It is possible to put more nutritious items in the machines if schools still want them. This is probably even a good idea because it could help kids maintain a better blood sugar. Cafeterias should definitely be serving nutritious meals. That's part of educating our children. Introducing units on nutrition into the class room curriculum at early ages is also an important part of this education process--as is having posters that promote good nutrition in the lunch rooms or hallways at school. (Probably widening this to more general good health practices). - 5/10/2012   1:19:06 PM
  • 17
    The problem is processed foods are readily available at low cost, but the schools need to provide those opportunities for children to learn about and experience healthy choices. This includes, food, academics, and socially. - 5/10/2012   1:04:02 PM
  • 16
    I do believe that schools should encourage healthy eating and more outdoor/non-video activities for children. Let the parents decide on when and what junk food their children can eat after school. America's obesity problems would decline if this approach was followed because we would be leaving the responsibility of poor food choices up to the parents/guardians where it belongs. - 5/10/2012   1:03:40 PM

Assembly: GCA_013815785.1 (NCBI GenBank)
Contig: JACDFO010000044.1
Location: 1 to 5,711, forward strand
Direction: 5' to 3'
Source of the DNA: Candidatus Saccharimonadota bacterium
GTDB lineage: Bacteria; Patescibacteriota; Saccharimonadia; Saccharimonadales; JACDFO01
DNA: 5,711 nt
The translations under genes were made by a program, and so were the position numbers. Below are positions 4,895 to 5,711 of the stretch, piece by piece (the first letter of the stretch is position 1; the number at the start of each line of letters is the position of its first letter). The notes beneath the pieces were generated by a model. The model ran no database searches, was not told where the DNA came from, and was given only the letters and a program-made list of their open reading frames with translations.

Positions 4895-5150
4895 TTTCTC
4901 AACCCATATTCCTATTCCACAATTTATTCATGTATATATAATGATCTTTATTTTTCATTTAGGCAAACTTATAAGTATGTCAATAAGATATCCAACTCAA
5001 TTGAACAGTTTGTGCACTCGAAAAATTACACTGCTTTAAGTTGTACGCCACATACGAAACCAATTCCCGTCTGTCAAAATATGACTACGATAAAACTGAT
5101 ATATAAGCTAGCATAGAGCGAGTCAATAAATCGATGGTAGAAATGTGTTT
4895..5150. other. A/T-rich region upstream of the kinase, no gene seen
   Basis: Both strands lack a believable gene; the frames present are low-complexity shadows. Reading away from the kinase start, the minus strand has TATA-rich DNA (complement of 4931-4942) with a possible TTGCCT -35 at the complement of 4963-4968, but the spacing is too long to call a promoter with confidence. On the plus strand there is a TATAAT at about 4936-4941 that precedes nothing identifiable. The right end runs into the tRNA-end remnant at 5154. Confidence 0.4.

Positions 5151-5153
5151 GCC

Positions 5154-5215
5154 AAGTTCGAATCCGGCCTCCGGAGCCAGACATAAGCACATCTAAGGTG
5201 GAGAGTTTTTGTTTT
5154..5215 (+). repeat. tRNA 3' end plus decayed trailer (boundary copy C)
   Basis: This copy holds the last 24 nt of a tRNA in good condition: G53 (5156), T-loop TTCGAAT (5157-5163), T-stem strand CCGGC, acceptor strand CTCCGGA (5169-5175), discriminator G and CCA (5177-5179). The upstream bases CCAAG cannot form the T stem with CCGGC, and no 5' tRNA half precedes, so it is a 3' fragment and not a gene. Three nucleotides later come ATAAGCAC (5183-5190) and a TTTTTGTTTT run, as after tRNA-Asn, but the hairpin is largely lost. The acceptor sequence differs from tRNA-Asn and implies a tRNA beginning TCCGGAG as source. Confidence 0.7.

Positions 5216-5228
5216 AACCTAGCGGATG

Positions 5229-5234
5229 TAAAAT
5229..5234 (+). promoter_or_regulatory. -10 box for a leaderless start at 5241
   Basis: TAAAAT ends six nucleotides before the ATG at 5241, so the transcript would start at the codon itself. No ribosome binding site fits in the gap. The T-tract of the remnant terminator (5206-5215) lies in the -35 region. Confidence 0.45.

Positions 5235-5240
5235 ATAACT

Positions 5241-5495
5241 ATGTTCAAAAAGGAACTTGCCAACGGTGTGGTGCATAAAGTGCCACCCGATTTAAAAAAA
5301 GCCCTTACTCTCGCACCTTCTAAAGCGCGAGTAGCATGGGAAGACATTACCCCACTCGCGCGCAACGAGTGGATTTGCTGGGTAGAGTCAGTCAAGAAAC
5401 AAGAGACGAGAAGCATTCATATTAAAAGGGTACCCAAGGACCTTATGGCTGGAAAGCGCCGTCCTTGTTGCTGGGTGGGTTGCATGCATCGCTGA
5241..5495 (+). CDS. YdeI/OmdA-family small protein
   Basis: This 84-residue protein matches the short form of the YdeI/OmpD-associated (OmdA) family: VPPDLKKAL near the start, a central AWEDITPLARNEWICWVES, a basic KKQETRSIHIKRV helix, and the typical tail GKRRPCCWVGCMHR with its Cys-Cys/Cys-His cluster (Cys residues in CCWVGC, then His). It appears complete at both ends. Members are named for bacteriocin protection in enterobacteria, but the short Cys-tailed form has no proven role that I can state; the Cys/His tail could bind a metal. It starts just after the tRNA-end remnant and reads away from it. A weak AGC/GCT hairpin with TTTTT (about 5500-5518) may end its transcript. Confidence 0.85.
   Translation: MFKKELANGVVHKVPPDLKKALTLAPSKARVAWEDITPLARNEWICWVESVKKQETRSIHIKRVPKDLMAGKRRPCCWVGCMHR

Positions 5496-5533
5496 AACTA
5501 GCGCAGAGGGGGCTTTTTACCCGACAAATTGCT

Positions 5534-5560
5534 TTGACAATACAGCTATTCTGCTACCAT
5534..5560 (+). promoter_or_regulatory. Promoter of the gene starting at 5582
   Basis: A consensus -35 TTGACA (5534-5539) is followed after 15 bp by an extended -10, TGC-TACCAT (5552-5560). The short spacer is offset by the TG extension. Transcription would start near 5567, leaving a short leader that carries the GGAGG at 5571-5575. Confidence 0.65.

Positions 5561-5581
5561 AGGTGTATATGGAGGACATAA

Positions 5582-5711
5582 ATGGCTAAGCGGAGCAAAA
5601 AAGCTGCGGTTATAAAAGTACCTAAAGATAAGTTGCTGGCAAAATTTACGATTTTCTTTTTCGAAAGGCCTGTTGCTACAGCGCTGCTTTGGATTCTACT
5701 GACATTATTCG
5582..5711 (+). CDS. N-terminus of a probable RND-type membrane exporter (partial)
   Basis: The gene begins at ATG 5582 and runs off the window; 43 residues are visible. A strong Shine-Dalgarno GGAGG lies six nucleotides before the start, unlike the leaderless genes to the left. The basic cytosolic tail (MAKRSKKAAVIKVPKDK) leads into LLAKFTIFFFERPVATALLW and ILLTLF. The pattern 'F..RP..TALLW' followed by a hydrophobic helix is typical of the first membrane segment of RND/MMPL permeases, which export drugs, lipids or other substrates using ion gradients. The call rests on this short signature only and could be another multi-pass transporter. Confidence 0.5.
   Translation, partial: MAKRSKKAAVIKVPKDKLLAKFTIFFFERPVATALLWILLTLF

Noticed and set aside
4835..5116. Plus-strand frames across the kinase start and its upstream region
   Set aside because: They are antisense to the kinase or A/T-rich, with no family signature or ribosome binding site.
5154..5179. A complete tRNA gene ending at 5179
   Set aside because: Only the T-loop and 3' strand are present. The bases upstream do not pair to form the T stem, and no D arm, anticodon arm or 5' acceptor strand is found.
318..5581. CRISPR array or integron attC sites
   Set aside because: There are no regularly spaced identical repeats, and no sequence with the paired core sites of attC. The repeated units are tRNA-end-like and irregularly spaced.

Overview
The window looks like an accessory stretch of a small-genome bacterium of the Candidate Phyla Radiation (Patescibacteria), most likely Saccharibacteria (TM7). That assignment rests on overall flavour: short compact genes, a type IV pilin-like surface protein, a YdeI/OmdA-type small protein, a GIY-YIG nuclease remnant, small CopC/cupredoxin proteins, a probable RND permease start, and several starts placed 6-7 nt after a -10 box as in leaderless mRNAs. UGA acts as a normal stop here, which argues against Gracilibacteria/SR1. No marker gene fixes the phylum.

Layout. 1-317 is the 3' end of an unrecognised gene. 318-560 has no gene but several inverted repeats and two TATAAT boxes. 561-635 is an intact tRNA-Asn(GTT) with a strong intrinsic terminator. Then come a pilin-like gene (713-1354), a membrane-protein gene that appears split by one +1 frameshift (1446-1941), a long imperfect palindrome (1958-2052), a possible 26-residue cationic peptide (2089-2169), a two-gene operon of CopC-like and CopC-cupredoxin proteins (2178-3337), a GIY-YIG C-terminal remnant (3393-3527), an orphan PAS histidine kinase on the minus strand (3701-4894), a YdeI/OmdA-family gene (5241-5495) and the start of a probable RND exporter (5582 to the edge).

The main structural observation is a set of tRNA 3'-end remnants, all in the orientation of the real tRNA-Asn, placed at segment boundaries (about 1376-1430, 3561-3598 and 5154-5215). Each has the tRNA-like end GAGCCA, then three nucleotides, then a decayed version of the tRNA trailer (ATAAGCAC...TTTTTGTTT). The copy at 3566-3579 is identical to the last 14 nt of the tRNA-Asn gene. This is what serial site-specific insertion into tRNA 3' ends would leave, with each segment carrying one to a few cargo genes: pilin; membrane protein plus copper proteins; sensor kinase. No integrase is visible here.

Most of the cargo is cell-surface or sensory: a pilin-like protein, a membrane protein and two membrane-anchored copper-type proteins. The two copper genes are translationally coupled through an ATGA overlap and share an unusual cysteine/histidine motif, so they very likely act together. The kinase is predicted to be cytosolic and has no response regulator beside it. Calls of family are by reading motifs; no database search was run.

• 15
    I think rollstar nailed it as well. We really need to look at the funding issue as well. I for one would be willing to pay more school fees/taxes/ whatever to ensure my children had nutritious meals. We typically pack our children's lunch, and they consider it a treat to buy lunch at school. However, our school actually had "soft pretzel bites w/ cheese cup" as an entree once! - 5/10/2012   12:27:32 PM
  • 14
    We didn't have the food pyramid when I was in elementary school. Instead, we learned about the four basic food groups, and we played outside and were required to participate in P.E. classes too. And there were less choices at fast food places then. Thankfully, my parents provided healthy food with the occasional treat (yes, I'm talking about Hostess treats and homemade cookies). - 5/10/2012   12:16:53 PM
  • 13
    Rollstar nailed it. There is only so much government intervention can do. The main responsibility belongs to parents to provide nutritious food that tastes good and exercise (play) with their kids. The foundation for a healthy lifestyle starts at home when kids are young. - 5/10/2012   12:10:21 PM
  • 12
    I teach at a school in Texas and our government has been bombarding us with food restrictions and whatnot.... it doesn't help, really. If schools were given the money to provide fresh, GOOD healthy food, it might work. But with what resources the schools have, I think their version of healthy food turns kids off.

    Also... unless the schools ban junk food from being brought to campus at all, things won't change. We have some parents who show up EVERY DAY with a happy meal from McD's for their kid, so many who bring McD's or donuts for breakfast, and lunch boxes packed with lunchables and candy. I have seen kindergarteners walking to lunch with whole, full size bags of chips. Just because the school provides healthy options doesn't mean that the kids will eat it. Our kids don't eat much at school and then I see them at Sonic on my way home.